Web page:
It feels like we’re waking up to news about a new subscription VOD service being launched every week. This year alone has seen the launches/announcements of HBO Now, Showtime’s standalone subscription service, CBS All Access, and many more.
This can be both exciting and overwhelming for creators who are looking for the best ways to monetize their content. Sure, it’s encouraging that there are more and more potential buyers – but in an increasingly fragmented market where both new platforms and new content are proliferating, where should these creators look next?
The answer may lie in the many new, much more specialized SVOD services being launched.
Today, the SVOD market and the conversation around it have largely been dominated by three key players: Amazon, Hulu (which just announced the launch of a $11.99/month ad-free subscription tier), and – the giant everyone is still trying to catch up to – Netflix. These are all either huge standalone players or platforms with the backing of massive companies, and it shows: these three platforms acquire aggressively, and acquire broadly.
This is well and good for many creators, but it becomes harder to sell to these guys without the potential for a huge audience. As Netflix’s Director of Global Media Relations Jenny McCabe once said, “we can’t license everything and also maintain our low prices, so we look for those titles that deliver the biggest viewership relative to the licensing costs. This also means that we’ll forgo or choose not to renew some titles that aren’t watched enough relative to their cost.”
Fair enough. So where else can creators look if their content doesn’t command all the eyeballs needed to justify a buy from one of these players?
The good news is it looks like there’s more than enough space for growth in the coming years to accommodate many more: a June 2015 report from Digital TV Research has found that global OTT revenues could reach $51.1 billion in 2020 – and given that 2010 revenues were at $4.2 billion, that’s a pretty staggering annual growth rate of roughly 112%.
And as you can tell by the graph, one of the main drivers of growth will be subscription services., and by 2020 is likely to be the largest source of revenue ($21.6 billion per year).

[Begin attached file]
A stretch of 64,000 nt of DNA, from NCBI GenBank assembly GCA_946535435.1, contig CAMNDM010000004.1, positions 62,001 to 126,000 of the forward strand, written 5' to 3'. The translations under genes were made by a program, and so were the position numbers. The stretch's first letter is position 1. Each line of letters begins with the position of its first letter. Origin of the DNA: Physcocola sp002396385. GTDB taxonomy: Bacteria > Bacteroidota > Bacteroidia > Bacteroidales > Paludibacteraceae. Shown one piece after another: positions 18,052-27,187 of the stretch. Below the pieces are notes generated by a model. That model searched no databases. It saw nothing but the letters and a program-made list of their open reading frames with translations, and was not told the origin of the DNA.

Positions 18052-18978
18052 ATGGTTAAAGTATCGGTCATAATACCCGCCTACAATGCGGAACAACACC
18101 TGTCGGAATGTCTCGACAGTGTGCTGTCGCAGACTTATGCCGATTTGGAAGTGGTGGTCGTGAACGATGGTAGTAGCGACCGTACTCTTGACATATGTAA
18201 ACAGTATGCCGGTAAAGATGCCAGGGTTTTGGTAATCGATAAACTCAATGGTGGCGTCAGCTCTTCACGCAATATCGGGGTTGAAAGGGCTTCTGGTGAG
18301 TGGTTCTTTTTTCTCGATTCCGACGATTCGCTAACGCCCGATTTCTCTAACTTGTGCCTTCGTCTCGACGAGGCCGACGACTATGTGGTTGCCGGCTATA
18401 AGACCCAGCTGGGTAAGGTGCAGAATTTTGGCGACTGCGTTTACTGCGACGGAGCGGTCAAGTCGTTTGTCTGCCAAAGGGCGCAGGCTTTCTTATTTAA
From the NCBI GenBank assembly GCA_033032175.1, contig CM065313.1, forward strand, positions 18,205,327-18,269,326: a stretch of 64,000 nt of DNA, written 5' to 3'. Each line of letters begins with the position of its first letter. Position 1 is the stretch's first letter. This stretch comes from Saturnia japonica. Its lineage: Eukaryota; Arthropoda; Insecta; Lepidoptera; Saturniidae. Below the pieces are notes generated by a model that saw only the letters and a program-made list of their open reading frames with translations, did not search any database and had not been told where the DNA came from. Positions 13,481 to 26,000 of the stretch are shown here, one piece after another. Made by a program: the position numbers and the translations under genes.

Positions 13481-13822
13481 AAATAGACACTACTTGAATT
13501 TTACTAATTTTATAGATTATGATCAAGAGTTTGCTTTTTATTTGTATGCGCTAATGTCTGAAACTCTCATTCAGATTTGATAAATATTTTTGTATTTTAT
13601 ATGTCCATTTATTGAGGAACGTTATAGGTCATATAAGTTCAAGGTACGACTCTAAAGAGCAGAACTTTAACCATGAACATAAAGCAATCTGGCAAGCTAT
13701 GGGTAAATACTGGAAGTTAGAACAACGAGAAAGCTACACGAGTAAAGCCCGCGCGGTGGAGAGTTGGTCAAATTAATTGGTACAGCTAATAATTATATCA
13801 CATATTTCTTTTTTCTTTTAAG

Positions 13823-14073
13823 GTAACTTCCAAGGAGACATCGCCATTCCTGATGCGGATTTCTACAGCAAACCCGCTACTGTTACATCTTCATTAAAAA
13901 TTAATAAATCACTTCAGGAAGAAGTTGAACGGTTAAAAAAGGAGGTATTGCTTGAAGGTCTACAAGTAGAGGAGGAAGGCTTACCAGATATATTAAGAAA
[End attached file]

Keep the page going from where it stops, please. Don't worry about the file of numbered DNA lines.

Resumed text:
It looks like a lot of players want to get a piece of the pie. Established traditional players – HBO, Showtime, CBS, among others, as previously mentioned – are launching OTT services hoping to lure some cord-cutters and cord-nevers. These players are largely banking on the popularity of their own original content to lure viewers though, so they aren’t too likely to buy content outside of huge blockbusters.
Other content owners with huge libraries are also launching SVOD services to capitalize on what they already have. It stands to reason that some of these players may eventually look to grow their libraries through some additional acquisitions, but they are by and large banking on what they already have – at least for the time being.
Warner Instant Archive, for example, charges users anywhere from $7.08-9.99 a month to give them access to their massive archive of old films and television spanning the ‘20s to the ‘90s. Lionsgate and Tribeca earlier this year announced that they would be partnering to launch Tribeca Shortlist this fall, a service aimed at film buffs. They haven’t announced what specific content will be on the platform, but it is safe to assume that Lionsgate and Tribeca will be taking advantage of their respective libraries somehow. Lifetime is capitalizing on their made-for-TV dramas by launching a $3.99/month service that will let audiences watch all the Lifetime movies they want.
So where does this leave us?
What content creators and distributors should be keeping an eye out for are the ultra-specialized SVOD platforms that are just starting to come to the fore. These are platforms aimed squarely at a very specific, very niche audience. They are going for depth and focus, instead of the broad approach that has come to define the largest SVOD platforms today.
AMC and DramaFever, for example, are in the process of beta testing Shudder, which specializes in horror films from around the world. As of this writing, they have 270 films in their service and plan to charge $4.99 a month. Nerd audience-oriented platforms Con TV (from Cinedigm and Wizard World) and Comic Con SVOD service (from Lionsgate and Comic Con International) will be competing against each other next year. MUBI is aimed at cinephiles and introduces a handpicked film every day. Each film is on MUBI’s library for a month, so that means there are 30 films for users to watch at one time.
Even international content is getting some love. DramaFever’s eponymous service, which specializes in Korean dramas, has about 8 million active users. Acorn TV, meanwhile, boasts “the best British TV streaming”.
All of these platforms (and presumably more) will be making acquisitions to ensure more depth instead of breadth in their libraries to attract smaller, but hyper-loyal audiences. They will be on the hunt for content that will appeal to their niches – so it might be time to ask if the content you have meets their very specific needs.
Although they will be buying on a smaller scale relative to the Netflixes and Amazons of the world, if a creator’s content is something that resonates with their particular audiences, they might find themselves in a pretty sweet spot.